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Molly MacKinnon

Molly MacKinnon is a local actor, singer, producer and director based primarily in the Edmonton theatre scene. When she's not working in theatre she can be found writing, travelling, drinking copious amounts of coffee and dabbling in photography. 

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That's a Wrap!: Edmonton Fringe Festival 2017

Thursday September 07 , 2017

Each year there is a palpable buzz on the streets of Old Strathcona as August rolls around and the anticipation of Fringe season begins. Gradually theatres, bars, churches and parkades begin to transform into found performance spaces. Storefronts fill with show posters, and the streets flood with artists, clutching coffees and handbills for dear life. After months of preparation driven primarily (in my experience) by caffeine, moral support, and a slightly dizzying sense of determination, the time finally comes for the Fringe to begin and for us artists to showcase our work. Every year artists travel from all around the world to take part in the Edmonton Fringe, and for good reason. The Fringe Festival has put Edmonton on the map as one of the premier summer destinations for festivals, ranking as the largest Fringe Theatre Festival in North America and the second largest in the world behind the Edinburgh Fringe. It has showcased Edmonton to the worldwide theatre community and has been a major catalyst in the cultivation of our current thriving theatre scene.

The Edmonton International Fringe Festival has evolved a lot since 1982 when Chinook Theatre's Brian Paisley was given $50,000 to create A Fringe Theatre Event. It was the first festival of its kind in the city, modelled loosely after the format of the Edinburgh Fringe, with 47 shows working out of 5 venues in Old Strathcona as well as 5 shows performing in found spaces. The average ticket price was $3 and they saw an attendance of approximately 7,500. Since the first Fringe in 1982, the festival has seen consistent growth, with attendance jumping from 7,500 to 350,000 in 1987, then to 450,000 in 1994, topping out at 850,000 people in 2016. Along with attendance numbers skyrocketing, we have seen those 47 shows expand to more than 220 shows this past year. As the festival expanded, so did its format, the staff, and the name, which was changed in 1995 from Chinook Theatre to the Fringe Theatre Adventures that we now know and love. 1988 saw the addition of KidsFringe, and in 1991 we saw the first incarnation of the now-known Late Night Cabaret, which was originally named the Fringe Benefit. In 1992 the Festival Director Judy Lawrence coined the term B.Y.O.V (Bring Your Own Venue) as a classification for all performances that were happening in venues outside of the main Fringe stages, and the term BYOV caught on quickly, becoming a commonly used term in the Fringe circuit worldwide. In the first year there were only 3 shows that were performed in BYOVs, including a production of A Midsummer Night's Dream on ice. In the 15 years since the first official BYOVs appeared in the Fringe, we've seen that number expand into 30+ BYOV spaces being used each year.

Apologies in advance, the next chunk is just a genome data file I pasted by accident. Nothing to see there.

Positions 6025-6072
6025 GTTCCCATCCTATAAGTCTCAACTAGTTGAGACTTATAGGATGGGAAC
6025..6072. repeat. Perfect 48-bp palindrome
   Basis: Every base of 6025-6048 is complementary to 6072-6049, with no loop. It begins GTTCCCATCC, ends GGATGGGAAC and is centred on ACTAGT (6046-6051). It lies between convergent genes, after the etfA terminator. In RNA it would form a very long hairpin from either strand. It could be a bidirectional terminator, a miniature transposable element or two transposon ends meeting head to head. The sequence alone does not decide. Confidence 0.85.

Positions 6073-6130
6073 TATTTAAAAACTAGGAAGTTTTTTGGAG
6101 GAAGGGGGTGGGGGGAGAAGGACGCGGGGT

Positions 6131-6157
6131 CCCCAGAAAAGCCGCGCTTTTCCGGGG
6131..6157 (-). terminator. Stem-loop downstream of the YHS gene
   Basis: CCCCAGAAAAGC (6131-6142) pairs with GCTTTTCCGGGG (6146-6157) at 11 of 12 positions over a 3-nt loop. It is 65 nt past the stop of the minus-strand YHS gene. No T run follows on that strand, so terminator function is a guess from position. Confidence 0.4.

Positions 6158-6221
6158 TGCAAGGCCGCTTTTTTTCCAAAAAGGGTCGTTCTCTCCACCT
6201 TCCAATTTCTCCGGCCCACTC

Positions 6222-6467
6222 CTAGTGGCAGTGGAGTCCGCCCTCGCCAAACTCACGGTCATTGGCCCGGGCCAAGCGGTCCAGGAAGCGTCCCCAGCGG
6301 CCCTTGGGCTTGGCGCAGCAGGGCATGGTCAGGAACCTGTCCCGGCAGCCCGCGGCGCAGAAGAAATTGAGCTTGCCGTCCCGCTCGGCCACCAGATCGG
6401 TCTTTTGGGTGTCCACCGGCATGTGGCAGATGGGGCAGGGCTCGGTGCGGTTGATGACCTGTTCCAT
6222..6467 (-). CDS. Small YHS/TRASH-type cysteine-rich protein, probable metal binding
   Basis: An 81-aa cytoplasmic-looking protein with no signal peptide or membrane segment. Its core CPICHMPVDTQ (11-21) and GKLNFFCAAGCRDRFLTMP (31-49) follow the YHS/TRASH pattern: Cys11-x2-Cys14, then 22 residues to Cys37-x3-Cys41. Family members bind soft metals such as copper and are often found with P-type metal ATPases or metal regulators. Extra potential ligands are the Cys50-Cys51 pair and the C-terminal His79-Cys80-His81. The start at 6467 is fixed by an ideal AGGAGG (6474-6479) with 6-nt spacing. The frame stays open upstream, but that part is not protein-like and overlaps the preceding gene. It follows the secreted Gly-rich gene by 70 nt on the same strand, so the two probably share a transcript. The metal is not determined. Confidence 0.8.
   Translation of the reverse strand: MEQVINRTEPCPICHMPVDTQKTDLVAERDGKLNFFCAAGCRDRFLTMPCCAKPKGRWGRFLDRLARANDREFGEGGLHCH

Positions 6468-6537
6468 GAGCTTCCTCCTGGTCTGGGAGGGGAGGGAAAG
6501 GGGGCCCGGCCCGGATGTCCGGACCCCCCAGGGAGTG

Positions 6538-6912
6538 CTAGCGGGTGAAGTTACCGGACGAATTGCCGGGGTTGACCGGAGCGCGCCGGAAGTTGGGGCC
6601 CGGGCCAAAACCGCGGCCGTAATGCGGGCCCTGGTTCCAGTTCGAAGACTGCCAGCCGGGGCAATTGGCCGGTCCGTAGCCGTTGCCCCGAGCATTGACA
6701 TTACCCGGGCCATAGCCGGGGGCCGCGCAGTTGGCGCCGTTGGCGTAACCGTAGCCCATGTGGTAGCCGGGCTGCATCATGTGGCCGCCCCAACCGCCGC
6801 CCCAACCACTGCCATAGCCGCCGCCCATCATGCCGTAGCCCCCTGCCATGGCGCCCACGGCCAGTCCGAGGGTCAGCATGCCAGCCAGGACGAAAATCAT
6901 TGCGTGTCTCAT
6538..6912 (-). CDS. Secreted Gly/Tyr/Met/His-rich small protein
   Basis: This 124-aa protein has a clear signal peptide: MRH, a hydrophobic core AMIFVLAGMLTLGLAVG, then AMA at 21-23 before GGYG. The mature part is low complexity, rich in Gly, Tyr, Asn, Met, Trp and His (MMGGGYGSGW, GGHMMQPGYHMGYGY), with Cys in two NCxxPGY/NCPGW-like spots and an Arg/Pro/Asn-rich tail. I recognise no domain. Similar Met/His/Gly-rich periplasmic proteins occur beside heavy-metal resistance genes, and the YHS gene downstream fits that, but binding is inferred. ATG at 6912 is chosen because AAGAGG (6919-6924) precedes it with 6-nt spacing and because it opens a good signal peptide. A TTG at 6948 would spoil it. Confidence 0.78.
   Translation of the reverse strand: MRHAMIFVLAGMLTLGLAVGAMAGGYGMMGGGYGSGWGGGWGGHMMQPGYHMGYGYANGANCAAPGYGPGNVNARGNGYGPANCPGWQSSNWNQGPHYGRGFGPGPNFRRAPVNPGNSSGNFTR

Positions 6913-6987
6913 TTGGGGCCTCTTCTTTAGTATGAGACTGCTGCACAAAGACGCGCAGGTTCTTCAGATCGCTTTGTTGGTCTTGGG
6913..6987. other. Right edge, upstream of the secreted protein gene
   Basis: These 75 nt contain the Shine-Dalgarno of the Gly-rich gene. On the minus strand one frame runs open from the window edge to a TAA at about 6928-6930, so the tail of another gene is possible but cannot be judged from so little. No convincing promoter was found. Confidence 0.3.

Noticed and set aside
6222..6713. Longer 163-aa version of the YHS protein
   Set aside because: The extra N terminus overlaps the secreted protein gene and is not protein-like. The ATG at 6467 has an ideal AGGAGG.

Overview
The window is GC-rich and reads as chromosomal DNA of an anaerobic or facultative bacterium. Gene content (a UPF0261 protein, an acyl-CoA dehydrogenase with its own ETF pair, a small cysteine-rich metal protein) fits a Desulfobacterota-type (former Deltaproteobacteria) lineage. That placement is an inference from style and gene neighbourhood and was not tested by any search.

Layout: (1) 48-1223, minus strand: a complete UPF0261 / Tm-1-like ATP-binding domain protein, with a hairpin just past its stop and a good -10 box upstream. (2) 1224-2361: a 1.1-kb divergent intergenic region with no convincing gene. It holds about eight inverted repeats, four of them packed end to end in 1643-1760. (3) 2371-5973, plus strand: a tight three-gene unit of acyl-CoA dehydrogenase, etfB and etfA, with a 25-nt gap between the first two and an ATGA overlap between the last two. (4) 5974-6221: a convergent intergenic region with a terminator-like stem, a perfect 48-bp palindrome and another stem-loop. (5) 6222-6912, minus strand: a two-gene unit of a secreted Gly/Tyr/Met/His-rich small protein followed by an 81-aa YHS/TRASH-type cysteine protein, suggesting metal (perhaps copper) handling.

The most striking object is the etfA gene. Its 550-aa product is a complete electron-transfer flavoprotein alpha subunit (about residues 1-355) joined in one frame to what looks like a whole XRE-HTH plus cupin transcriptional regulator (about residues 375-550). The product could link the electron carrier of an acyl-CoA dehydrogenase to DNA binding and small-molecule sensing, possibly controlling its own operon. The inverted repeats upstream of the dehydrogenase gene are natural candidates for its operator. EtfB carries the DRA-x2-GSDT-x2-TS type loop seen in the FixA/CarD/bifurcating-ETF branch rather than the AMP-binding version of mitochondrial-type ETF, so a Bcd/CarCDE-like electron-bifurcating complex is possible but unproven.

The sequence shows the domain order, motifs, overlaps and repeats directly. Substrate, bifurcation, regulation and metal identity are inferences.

Part of what has drawn so many artists to Fringe festivals throughout the years is the community of support that has evolved around them. Artists are given an open platform to take risks and create uncensored works with the full backing of the festival and with the encouragement of other artists. Although the creation of this open platform has not always been easy, the Fringe has done an amazing job throughout the years of fighting to ensure the autonomy of artists. In 1994 there was pressure put on the Fringe by police and community groups to censor the content of the festivals program, as well as the content on posters around the Fringe grounds. This was all due to the use of a slang term for genitalia in the title of a show touring from London, England. In response to the pressure, then Fringe Director Judy Lawrence responded with what may be the most phenomenal response possible. First, she reiterated that the importance of keeping the festival a non-juried event, stating that the entire purpose of the festival was to be a "forum for artists to produce their own work independently and test their ideas." Then she placed the following warning on the front of the Frankenfringe Part 13 festival guide: